Mason Construction, Ltd. has built our reputation as an industrial construction company. With that reputation comes a focus on safety that you see through employees, on our website and in messages we publish. While we primarily focus on safety on the jobsite, we also try to maintain a safe office environment. If our support staff were not being able to effectively do their job in the office, we would not be able to grow and support more employees on the Texas and Louisiana Gulf Coast.
Each year, thousands of workers are injured in the office place. And many of these injuries could be prevented if more care was taken in recognizing risks and taking steps to alleviate those risks. So as you are reading this post, take a moment to look around your office and see what could be changes to make it a safer environment.
Here are some steps you can take to create a safer office space, according to Safety and Health Magazine:
1. Stay clutter-free
Boxes, files and various items piled in walkways can create a tripping hazard, according to OSHA. Be certain that all materials are safely stored in their proper location to prevent buildup of clutter in walkways. Further, in addition to posing an electrical hazard, stretching cords across walkways or under rugs creates a tripping hazard, so ensure all cords are properly secured and covered.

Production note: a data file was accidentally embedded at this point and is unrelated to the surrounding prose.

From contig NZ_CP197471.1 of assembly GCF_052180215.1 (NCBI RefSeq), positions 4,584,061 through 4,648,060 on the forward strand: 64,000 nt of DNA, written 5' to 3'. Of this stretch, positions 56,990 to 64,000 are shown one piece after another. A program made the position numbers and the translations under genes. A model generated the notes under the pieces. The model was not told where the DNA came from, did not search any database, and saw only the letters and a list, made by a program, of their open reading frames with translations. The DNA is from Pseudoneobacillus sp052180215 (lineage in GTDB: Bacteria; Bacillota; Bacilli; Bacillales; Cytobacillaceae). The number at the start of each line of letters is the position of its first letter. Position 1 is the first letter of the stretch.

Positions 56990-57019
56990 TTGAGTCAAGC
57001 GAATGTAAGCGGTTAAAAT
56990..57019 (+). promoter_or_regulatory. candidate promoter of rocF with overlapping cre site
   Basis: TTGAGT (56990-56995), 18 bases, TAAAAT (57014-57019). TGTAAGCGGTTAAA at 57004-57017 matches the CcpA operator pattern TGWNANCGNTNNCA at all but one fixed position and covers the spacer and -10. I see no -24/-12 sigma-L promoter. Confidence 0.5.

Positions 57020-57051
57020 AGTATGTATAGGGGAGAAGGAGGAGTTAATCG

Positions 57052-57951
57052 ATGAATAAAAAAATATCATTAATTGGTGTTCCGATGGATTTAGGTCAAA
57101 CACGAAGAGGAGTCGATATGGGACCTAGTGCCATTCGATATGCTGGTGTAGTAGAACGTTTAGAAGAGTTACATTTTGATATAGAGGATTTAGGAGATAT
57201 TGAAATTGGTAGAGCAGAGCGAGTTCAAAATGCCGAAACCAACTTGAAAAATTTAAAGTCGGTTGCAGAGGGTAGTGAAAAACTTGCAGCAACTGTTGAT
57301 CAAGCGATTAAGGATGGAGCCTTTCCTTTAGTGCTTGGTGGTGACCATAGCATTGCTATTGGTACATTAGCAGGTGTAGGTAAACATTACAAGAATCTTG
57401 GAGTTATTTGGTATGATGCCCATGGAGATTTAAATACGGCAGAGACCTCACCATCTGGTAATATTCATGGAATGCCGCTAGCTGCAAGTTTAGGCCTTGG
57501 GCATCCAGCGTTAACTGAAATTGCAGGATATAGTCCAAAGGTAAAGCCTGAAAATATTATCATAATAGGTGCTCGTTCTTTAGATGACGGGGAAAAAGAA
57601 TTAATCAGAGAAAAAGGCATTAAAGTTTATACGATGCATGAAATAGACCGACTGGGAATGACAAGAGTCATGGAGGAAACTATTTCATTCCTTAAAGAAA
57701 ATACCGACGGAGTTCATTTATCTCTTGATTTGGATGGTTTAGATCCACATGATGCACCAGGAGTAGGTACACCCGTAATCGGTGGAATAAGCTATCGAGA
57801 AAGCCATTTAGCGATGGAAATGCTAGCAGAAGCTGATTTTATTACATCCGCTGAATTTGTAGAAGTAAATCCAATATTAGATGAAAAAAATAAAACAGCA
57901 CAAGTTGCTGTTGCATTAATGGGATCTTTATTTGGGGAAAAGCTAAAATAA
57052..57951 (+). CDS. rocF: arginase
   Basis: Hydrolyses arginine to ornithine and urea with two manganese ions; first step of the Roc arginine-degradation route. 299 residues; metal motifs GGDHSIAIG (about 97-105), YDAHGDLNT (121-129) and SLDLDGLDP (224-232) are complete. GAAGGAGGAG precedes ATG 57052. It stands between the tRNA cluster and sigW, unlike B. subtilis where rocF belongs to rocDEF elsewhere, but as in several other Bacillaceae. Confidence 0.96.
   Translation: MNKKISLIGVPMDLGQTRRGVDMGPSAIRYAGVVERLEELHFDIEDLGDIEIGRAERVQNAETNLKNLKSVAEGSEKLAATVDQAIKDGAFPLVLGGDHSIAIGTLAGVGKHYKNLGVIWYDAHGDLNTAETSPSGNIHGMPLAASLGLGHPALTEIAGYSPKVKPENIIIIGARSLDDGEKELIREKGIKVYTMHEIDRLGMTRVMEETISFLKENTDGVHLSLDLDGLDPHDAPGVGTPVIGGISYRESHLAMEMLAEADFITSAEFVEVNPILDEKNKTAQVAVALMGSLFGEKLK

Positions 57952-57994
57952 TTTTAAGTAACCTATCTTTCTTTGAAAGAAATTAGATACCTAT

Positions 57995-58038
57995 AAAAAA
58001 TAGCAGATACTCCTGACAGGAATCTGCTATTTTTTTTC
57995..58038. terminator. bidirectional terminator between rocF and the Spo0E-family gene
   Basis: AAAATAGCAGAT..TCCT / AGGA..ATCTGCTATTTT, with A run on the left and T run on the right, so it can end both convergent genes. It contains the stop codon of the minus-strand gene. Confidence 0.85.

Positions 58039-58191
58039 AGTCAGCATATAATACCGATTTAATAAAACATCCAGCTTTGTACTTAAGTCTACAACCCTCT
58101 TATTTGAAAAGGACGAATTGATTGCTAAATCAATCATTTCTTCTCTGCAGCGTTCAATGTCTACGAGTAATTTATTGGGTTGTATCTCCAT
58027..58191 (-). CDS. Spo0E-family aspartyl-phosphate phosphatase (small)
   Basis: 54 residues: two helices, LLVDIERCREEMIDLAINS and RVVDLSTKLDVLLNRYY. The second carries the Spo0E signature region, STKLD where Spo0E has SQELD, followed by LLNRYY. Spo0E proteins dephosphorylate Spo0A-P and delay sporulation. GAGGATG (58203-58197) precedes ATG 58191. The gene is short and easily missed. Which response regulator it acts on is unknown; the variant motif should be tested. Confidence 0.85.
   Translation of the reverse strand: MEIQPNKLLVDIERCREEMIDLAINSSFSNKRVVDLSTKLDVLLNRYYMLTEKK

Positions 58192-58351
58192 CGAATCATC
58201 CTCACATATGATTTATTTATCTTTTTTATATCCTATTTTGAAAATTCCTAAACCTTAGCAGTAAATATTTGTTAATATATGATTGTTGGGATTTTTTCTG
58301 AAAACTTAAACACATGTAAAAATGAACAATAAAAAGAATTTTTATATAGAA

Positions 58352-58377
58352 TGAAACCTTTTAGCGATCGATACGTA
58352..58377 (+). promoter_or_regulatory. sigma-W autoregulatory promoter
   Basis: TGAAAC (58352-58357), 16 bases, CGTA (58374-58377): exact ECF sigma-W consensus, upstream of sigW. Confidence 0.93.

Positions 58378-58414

2. Step on up
Standing on chairs – particularly rolling office chairs – is a significant fall hazard. Workers who need to reach something at an elevated height should use a stepladder. The Chicago-based American Ladder Institute cautions that stepladders must be fully opened and placed on level, firm ground. Workers should never climb higher than the step indicated as the highest safe standing level.
3. Maintain a clear line of vision
Workers can collide when making turns in the hallways and around blind corners or cubicle walls. The National Safety Council suggests installing convex mirrors at intersections to help reduce collisions. If workers can see who is coming around the corner, collisions are less likely to occur.
4. Get a grip
Carpeting and other skid-resistant surfaces can serve to reduce falls. Marble or tile can become very slippery – particularly when wet, according to the National Safety Council. Placing carpets down can be especially helpful at entranceways, where workers are likely to be coming in with shoes wet from rain or snow.
5. Shut the drawer
File cabinets with too many fully extended drawers could tip over if they are not secured, the council warns. Additionally, open drawers on desks and file cabinets pose a tripping hazard, so be sure to always completely close drawers when not in use.
6. Safe stacking
According to the Office of Compliance, which oversees the safety of U.S. congressional workers, proper storage of heavy items can help reduce the number of office injuries. Large stacks of materials and heavy equipment can cause major injuries if they are knocked over. OOC recommends storing heavy objects close to the floor, and warns that the load capacity of shelves or storage units should never be exceeded.
Make it a safe day!